I also found myself drawn to how the book made the connection between culture and food. Every culture has its distinct food preferences, but that’s not something you usually see in fantasy these days (or at least that I’ve noticed to the same degree) because who wants to read about people eating? But the food in Steel Crow Saga acted as a direct link to culture, mirroring the qualities of the different societies and the individual characters’ values as they navigate the cultural landscapes through their journey. I’ve always thought that the connections that can be forged through a shared love and appreciation of food as something distinctly beautiful.
Food is an unspoken gift: You don’t need to share a language to create something for another person that warms their heart and reminds them of home.
The national dish of the Sanbu Islands was adobo: meat, either chicken or pork, stewed in a combination of soy sauce, garlic, pepper, and sugarcane vinegar. It was often joked to be the one thing the ten Sanbu Islands had in common, but even that wasn’t true. Recopes varied from island to island, city to city, even family member to family member. There was only one thing all Sanbunas could actually agree on when it came to adobo: Their ina’s was best.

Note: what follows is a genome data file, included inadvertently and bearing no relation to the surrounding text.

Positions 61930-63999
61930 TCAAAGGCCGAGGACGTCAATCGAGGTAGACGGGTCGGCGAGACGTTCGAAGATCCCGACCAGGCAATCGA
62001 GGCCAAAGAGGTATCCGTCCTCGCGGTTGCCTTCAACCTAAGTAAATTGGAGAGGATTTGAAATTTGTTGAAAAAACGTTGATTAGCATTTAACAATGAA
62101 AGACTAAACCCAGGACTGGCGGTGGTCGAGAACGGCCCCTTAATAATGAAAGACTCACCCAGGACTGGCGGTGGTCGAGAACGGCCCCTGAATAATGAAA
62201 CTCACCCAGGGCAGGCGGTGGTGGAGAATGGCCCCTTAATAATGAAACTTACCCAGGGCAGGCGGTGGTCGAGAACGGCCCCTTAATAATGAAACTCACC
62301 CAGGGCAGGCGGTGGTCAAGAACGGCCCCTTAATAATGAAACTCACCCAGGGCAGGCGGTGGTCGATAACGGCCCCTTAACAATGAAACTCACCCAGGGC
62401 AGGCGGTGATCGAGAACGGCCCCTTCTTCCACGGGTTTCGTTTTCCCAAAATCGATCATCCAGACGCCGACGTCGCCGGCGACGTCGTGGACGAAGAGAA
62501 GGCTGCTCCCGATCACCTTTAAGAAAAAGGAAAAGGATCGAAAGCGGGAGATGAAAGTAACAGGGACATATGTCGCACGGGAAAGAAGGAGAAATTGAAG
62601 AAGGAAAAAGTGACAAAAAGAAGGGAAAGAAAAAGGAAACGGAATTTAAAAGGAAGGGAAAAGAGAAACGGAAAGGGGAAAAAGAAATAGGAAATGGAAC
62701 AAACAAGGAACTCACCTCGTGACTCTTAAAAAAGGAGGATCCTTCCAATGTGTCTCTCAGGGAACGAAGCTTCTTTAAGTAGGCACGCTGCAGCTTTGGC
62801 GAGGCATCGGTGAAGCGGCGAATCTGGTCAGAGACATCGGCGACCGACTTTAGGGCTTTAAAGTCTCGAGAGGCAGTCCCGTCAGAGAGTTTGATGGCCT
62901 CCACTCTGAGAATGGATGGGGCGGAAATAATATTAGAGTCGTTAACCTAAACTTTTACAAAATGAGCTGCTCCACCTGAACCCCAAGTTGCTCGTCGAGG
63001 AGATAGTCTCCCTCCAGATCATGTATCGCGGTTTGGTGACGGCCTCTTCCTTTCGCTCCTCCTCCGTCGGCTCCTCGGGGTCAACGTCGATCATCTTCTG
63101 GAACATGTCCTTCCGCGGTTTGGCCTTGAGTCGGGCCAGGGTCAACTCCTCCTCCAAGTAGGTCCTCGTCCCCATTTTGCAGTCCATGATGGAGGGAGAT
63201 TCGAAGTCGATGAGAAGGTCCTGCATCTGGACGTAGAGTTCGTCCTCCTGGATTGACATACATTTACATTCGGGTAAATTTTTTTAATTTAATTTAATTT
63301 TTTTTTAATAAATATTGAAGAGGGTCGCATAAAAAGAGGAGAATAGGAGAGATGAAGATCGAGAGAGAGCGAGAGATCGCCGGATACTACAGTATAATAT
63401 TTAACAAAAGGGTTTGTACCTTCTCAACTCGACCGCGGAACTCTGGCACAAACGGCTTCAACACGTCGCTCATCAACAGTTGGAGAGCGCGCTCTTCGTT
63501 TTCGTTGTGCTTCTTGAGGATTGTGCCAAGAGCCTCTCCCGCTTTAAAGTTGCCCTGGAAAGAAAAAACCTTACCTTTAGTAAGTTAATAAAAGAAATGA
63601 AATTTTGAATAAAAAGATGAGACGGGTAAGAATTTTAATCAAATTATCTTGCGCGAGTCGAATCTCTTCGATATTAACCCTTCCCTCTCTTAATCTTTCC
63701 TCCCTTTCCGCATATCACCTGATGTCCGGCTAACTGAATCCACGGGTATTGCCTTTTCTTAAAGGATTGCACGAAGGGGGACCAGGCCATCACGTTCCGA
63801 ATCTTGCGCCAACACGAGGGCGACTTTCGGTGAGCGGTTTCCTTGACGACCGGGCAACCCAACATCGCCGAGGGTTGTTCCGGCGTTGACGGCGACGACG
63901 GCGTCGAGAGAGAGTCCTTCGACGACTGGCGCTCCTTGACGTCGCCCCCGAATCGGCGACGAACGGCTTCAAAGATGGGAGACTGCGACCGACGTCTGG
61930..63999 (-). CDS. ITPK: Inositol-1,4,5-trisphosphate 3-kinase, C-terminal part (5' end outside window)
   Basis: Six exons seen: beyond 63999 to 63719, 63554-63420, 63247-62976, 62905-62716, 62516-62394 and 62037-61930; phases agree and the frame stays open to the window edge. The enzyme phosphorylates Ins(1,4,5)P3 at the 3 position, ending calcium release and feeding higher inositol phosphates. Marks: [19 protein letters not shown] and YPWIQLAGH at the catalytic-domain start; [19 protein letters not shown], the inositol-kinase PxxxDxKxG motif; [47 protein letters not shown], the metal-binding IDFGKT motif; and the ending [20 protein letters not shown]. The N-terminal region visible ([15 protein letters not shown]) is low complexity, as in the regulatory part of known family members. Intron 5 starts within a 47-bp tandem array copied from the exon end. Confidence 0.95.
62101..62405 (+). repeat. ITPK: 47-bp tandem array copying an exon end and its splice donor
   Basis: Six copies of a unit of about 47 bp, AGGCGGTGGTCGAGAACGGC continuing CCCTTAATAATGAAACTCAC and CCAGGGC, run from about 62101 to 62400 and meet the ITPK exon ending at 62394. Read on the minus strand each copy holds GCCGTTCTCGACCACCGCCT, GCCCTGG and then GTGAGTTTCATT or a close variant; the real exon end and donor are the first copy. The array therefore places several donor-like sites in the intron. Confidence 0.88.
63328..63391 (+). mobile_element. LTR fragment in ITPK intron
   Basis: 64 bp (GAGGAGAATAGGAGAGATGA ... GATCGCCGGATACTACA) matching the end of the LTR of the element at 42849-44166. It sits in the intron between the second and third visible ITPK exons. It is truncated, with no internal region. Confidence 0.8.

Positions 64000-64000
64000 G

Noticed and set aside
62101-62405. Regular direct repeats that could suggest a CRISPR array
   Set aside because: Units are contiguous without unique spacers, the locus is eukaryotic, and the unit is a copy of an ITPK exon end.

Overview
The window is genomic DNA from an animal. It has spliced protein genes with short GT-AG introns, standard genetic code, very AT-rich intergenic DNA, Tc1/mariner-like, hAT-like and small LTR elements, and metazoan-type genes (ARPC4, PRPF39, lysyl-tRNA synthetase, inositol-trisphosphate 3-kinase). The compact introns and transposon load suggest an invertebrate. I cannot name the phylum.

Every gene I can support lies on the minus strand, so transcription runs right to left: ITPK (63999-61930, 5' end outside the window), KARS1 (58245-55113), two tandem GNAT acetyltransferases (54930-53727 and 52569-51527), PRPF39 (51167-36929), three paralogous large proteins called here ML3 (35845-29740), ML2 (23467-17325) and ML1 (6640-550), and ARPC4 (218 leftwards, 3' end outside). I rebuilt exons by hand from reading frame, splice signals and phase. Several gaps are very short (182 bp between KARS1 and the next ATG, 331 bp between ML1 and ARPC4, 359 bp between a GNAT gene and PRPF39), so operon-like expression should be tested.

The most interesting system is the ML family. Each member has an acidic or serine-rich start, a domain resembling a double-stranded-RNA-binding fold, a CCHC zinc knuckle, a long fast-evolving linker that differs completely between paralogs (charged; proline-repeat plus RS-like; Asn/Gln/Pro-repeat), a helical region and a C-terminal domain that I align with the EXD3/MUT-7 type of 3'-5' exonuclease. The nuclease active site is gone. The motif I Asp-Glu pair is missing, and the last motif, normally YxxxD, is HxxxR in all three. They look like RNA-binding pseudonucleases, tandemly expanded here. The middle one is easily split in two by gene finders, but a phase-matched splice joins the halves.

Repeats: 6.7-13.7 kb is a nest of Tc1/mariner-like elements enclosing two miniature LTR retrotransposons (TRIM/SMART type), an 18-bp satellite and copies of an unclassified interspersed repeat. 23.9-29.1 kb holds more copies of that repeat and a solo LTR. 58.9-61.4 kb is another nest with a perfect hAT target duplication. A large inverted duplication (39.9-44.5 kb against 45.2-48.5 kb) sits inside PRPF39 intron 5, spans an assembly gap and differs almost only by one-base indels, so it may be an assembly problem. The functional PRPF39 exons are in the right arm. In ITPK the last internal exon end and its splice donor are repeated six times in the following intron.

On other islands, Sanbunas added things like sugar, fried onions, or even coconut milk to their adobo. But Tala’s ina was a purist, and insisted that anyone who needed the sweetness to temper the sharp sauce might as well be eating bland Tomodanese food. For her, all adobo needed were those four ingredients: vinegar, soy sauce, garlic, pepper. When she cooked it, the whole house was filled with an aroma so hearty, even breathing it in felt fattening.
It was that smell that brought Tala back to life.
The characters in Steel Crow Saga often felt like they would leap of the page; their dialogue felt raw and real, their narratives unique and dripping with character. I particularly liked Lee, who is the small-time criminal of the four main characters.
Her interactions with the other characters are brilliant; she always has something snarky and clever to say, and she backs up her snarky and clever words with equal action.
I discussed Steel Crow Saga as part of the WriteHive fantasy month last week, but looking back on it now, there’s one thing I neglected to mention when it comes to character development in the book. Some of you may know, I’m a participant in Kriti Khare’s #armedwithabingo. I ended up marking Steel Crow Saga off under the prompt for “a book about friendship/family” because each character had a strong link to family as a part of their plot and/or character arc.